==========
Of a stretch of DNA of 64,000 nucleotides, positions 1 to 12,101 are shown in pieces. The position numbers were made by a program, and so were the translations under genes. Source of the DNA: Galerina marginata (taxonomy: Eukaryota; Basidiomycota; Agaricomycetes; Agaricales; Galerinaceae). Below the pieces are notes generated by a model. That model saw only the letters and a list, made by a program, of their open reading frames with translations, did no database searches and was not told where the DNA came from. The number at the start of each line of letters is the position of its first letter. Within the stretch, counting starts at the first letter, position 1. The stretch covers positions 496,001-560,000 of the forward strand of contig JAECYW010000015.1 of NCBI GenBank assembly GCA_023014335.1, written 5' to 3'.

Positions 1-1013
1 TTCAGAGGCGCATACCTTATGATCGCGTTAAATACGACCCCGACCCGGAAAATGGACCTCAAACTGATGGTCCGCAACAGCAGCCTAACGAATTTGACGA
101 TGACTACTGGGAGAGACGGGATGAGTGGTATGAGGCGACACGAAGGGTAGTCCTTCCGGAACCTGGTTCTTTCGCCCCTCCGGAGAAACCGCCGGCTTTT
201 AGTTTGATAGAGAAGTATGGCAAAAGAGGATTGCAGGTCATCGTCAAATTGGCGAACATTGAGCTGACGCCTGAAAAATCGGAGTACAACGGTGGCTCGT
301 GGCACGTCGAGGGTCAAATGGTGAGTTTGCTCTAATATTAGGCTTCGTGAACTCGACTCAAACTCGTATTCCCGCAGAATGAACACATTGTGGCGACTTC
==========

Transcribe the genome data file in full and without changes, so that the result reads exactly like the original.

Of a stretch of DNA of 64,000 nucleotides, positions 1 to 12,101 are shown in pieces. The position numbers were made by a program, and so were the translations under genes. Source of the DNA: Galerina marginata (taxonomy: Eukaryota; Basidiomycota; Agaricomycetes; Agaricales; Galerinaceae). Below the pieces are notes generated by a model. That model saw only the letters and a list, made by a program, of their open reading frames with translations, did no database searches and was not told where the DNA came from. The number at the start of each line of letters is the position of its first letter. Within the stretch, counting starts at the first letter, position 1. The stretch covers positions 496,001-560,000 of the forward strand of contig JAECYW010000015.1 of NCBI GenBank assembly GCA_023014335.1, written 5' to 3'.

Positions 1-1013
1 TTCAGAGGCGCATACCTTATGATCGCGTTAAATACGACCCCGACCCGGAAAATGGACCTCAAACTGATGGTCCGCAACAGCAGCCTAACGAATTTGACGA
101 TGACTACTGGGAGAGACGGGATGAGTGGTATGAGGCGACACGAAGGGTAGTCCTTCCGGAACCTGGTTCTTTCGCCCCTCCGGAGAAACCGCCGGCTTTT
201 AGTTTGATAGAGAAGTATGGCAAAAGAGGATTGCAGGTCATCGTCAAATTGGCGAACATTGAGCTGACGCCTGAAAAATCGGAGTACAACGGTGGCTCGT
301 GGCACGTCGAGGGTCAAATGGTGAGTTTGCTCTAATATTAGGCTTCGTGAACTCGACTCAAACTCGTATTCCCGCAGAATGAACACATTGTGGCGACTTC